# Steppers



In [1]:

import numpy as np



# Steppers

Various steppers which are used to numerically solve differential equations are derived and defined in this notebook

The function below numerically solves an equation of the form $$\frac{dy}{dt}=f(y,t)$$

by approximating using the Euler method

\begin{align*} y_{n+1}&=y_{n}+h \dfrac{dy}{dt}\\ y_{n+1}&=y_{n}+h f(y_n,t_n) \end{align*}

Where $y$ is the state vector of the system

The derivation is as follows



In [2]:

#Solves an equation of the form dy/dt=f(y,t) using the Euler method
#f is the function which returns the derivative of the state vector of the system
#y0 is the initial state of the system
#t is an array of times at which f will be evaluated

def Euler(f, y0, t, args=()):
n    = len(t)                 #Find number of steps
y0   = np.asarray(y0)         #Convert input state to numpy array
y    = np.zeros((n, len(y0))) #Initialise array to hold state at each timestep
y[0] = y0                     #Set initial state of system

for i in range(n-1):
h      = t[i+1]-t[i]
y[i+1] = y[i] + h * f(y[i], t[i], *args) #*args passes all members of args to function
return y



The function below numerically solves an equation of the form $$\frac{dy}{dt}=f(y,t)$$

by approximating using the Backward Euler method.

\begin{align*} y_{n+1}&=y_{n}+h f(y_{n+1},t_{n+1}) \end{align*}

This approximation yields an algebraic equation for $y_{n+1}$ in which $y_{n+1}$ appears on both sides. This is because the Backward Euler method is an implicit method. The implicit equation must be solved by fixed point iteration (as used in this case) or some version of the Newton-Rhapson method.

The the function $f(y,t)$ must be evaluated multiple times each step with implicit methods. However implicit methods are also more stable than explicit methods.



In [3]:

#Solves an equation of the form dy/dt=f(y,t) using the backward Euler method
#f is the function which returns the derivative of the state vector of the system
#y0 is the initial state of the system
#t is an array of times at which f will be evaluated

def BackwardEuler(f, y0, t, args=()):
n    = len(t)                 #Find number of steps
y0   = np.asarray(y0)         #Convert input state to numpy array
y    = np.zeros((n, len(y0))) #Initialise array to hold state at each timestep
y[0] = y0                     #Set initial state of system

for i in range(n-1):
h      = t[i+1]-t[i]
#Fixed point iteration to approximate y[i+1]
y[i+1] = y[i]
for j in range(10):
y[i+1] = y[i] + h * f(y[i+1], t[i+1], *args)  #*args passes all members of args to function
return y



The function below numerically solves an equation of the form $$\frac{dy}{dt}=f(y,t)$$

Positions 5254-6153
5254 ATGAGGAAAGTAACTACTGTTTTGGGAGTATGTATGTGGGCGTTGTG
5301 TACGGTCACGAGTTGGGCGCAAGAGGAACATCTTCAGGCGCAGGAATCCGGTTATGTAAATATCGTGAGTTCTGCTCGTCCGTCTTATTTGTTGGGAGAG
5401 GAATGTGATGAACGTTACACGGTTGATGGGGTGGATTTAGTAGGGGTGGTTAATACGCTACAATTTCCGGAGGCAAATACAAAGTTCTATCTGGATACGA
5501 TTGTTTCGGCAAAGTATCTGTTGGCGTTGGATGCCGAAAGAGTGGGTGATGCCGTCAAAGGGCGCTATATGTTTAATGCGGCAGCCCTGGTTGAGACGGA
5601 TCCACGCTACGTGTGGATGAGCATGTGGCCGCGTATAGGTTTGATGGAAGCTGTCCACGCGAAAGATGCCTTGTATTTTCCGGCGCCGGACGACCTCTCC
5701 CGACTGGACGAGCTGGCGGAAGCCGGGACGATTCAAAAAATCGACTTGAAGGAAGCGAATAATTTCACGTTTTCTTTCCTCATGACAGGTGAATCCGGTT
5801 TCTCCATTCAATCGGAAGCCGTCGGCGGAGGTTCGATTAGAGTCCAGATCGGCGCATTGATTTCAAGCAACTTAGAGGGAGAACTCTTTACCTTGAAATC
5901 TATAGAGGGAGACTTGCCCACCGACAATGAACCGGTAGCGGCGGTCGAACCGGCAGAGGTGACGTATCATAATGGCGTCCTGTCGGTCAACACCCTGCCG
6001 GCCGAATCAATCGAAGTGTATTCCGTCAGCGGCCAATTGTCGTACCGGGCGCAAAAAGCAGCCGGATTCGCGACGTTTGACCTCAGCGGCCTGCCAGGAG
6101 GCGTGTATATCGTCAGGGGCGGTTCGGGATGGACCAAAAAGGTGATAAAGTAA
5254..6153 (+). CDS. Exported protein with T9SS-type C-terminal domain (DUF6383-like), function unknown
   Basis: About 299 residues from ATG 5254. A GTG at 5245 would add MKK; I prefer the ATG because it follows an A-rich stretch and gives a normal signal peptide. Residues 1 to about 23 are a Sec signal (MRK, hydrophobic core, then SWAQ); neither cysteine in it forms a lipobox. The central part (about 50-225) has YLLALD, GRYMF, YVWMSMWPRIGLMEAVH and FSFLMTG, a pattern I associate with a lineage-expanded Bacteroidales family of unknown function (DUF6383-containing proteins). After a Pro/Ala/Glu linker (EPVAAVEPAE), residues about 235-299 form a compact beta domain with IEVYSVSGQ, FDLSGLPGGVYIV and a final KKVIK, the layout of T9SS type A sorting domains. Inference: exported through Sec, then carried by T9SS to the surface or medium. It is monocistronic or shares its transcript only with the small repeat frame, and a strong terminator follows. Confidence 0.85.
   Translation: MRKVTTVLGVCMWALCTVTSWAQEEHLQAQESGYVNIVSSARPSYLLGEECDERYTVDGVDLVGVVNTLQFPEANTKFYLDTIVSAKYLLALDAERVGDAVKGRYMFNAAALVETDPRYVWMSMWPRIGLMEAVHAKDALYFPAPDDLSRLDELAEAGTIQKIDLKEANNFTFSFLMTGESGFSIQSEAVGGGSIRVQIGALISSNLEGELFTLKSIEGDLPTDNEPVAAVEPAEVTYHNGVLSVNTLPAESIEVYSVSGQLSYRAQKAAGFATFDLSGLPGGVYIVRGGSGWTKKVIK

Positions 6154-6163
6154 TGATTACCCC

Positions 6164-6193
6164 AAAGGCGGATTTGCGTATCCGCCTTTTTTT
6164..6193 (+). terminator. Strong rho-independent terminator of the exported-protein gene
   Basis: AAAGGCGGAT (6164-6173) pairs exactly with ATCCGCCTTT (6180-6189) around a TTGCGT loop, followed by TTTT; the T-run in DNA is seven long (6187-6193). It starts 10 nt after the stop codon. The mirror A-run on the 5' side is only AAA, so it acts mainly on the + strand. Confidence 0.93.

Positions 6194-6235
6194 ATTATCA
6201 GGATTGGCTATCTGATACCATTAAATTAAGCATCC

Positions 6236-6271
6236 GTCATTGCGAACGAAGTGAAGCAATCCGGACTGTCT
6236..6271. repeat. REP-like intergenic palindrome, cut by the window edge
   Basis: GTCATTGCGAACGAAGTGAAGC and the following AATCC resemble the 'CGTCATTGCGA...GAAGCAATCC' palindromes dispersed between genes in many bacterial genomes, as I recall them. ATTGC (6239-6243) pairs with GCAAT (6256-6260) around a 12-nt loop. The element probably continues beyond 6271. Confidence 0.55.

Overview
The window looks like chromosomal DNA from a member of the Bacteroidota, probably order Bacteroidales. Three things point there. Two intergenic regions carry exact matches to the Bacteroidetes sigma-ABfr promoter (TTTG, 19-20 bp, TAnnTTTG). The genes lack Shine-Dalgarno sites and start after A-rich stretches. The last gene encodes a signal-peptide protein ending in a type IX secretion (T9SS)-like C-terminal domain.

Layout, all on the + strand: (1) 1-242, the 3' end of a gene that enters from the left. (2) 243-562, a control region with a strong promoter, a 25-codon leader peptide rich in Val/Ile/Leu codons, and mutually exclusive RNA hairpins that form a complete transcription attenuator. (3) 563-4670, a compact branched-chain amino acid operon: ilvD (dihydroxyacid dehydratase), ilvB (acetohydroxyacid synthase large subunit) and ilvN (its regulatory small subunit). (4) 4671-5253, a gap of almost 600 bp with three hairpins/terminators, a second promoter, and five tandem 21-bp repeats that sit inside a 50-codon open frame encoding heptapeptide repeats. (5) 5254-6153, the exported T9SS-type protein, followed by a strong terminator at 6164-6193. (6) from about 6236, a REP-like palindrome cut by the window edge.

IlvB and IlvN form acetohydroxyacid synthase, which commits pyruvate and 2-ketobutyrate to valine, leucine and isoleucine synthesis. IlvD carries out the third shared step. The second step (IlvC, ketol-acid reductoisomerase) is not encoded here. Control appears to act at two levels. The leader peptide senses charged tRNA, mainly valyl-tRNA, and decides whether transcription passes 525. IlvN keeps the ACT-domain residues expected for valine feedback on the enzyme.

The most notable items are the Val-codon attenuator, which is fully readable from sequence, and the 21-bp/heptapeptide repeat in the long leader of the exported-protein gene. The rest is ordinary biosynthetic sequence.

by approximating using the improved Euler method (Heun's method) \begin{align*} y_{n+1}&=y_{n}+\frac{h}{2}[f(y_n, t_n) + f(y_{n+1},t_{n+1})] \end{align*}

This method leads to a cancelation of errors as the forward and backward approximations of the derivative are averaged



In [4]:

#Solves an equation of the form dy/dt=f(y,t) using the improved Euler method, also know as Heun's Method
#f is the function which returns the derivative of the state vector of the system
#y0 is the initial state of the system
#t is an array of times at which f will be evaluated

def ImprovedEuler(f, y0, t, args=()):
n    = len(t)                 #Find number of steps
y0   = np.asarray(y0)         #Convert input state to numpy array
y    = np.zeros((n, len(y0))) #Initialise array to hold state at each timestep
y[0] = y0                     #Set initial state of system

for i in range(n-1):
h      = t[i+1]-t[i]
k1     = f(y[i],     t[i],    *args) #Forward evaluation
k2     = f(y[i]+h*k1,t[i]+h,  *args) #Backward evaluation
y[i+1] = y[i] + h*(k1+k2)/2          #Central evaluation
return y



The function below numerically solves an equation of the form $$\frac{dy}{dt}=f(y,t)$$

by approximating using the Runge–Kutta method $$y_{n+1} = y_{n}+\frac{h}{6}(k_1 + 2k_2 + 2k_3 + k_4)$$ Where \begin{align*} k_1 &= f(y_n, t_n)\\ k_2 &= f(y_n + \frac{h}{2}k_1, t_n + \frac{h}{2})\\ k_3 &= f(y_n + \frac{h}{2}k_2, t_n + \frac{h}{2})\\ k_4 &= f(y_n + h k_3, t_n + h)\\ \end{align*}

This method is a fourth order method so the local truncation error is of order $h^5$



In [5]:

#Solves an equation of the form dy/dt=f(y,t) using a Runge-Kutta method
#f is the function which returns the derivative of the state vector of the system
#y0 is the initial state of the system
#t is an array of times at which f will be evaluated

def RK4(f, y0, t, args=()):
n    = len(t)                 #Find number of steps
y0   = np.asarray(y0)         #Convert input state to numpy array
y    = np.zeros((n, len(y0))) #Initialise array to hold state at each timestep
y[0] = y0                     #Set initial state of system

for i in range(n-1):
h  = t[i+1] - t[i]
k1 = f(y[i],  t[i],             *args)
k2 = f(y[i] + h*k1/2, t[i]+h/2, *args)
k3 = f(y[i] + h*k2/2, t[i]+h/2, *args)
k4 = f(y[i] + h*k3,   t[i+1],   *args)
y[i+1] = y[i] + h*(k1 + (2*k2) + (2*k3) + k4)/6
return y